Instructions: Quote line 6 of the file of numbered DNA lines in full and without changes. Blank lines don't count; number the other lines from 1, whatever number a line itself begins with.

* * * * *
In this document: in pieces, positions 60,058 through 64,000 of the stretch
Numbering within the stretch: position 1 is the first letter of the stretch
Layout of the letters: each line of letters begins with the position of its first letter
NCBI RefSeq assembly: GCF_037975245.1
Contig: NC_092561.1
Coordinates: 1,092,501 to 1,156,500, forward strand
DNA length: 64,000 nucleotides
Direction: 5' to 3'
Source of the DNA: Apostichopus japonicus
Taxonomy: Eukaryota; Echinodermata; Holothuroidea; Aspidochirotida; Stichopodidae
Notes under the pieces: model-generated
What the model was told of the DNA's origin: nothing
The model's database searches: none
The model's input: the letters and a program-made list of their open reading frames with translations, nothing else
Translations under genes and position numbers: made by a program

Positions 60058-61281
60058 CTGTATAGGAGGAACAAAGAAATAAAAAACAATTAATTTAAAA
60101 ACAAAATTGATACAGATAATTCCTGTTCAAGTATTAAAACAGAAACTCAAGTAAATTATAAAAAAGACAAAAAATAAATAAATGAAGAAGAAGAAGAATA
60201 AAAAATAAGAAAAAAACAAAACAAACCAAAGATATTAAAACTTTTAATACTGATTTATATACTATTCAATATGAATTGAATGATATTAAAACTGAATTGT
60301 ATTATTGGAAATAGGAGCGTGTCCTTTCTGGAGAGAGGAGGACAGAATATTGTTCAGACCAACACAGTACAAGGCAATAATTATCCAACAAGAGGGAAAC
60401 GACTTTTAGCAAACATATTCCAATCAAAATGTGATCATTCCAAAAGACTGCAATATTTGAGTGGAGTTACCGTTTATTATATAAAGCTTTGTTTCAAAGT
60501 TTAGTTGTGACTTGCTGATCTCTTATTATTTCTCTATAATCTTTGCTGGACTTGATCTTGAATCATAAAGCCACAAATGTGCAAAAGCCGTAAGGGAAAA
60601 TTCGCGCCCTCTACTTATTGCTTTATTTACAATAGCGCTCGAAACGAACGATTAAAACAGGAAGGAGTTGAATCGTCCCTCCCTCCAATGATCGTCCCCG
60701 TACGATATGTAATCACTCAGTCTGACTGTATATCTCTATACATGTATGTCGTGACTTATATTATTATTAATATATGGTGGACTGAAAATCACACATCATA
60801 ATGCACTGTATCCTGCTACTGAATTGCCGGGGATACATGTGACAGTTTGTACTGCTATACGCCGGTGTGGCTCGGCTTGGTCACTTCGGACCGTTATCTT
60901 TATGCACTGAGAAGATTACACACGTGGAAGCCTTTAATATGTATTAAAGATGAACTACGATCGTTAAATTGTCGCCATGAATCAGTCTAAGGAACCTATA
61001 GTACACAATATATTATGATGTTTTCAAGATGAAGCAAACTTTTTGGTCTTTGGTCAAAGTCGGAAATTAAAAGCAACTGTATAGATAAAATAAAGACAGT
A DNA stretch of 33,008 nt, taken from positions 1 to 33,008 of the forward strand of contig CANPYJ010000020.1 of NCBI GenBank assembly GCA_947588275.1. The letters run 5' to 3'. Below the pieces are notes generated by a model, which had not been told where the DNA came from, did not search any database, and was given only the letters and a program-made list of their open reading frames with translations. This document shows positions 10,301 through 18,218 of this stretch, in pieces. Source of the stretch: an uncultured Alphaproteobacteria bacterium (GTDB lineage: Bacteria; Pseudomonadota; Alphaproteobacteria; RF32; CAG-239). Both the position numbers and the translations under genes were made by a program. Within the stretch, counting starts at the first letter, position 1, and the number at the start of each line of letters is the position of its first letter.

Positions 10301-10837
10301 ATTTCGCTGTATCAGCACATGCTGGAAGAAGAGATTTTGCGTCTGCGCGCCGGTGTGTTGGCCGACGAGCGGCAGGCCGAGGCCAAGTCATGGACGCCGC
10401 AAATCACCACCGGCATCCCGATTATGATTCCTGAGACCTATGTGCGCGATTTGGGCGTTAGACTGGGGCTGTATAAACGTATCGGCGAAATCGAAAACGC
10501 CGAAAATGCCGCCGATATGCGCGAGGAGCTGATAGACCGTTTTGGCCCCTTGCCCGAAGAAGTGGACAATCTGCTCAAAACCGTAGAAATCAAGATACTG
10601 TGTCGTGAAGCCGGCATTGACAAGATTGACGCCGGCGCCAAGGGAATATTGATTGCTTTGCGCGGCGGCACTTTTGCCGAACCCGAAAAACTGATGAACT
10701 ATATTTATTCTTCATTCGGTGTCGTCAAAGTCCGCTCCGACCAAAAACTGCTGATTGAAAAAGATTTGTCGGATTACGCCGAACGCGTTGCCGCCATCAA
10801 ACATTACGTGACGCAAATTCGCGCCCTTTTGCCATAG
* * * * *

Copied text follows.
Coordinates: 1,092,501 to 1,156,500, forward strand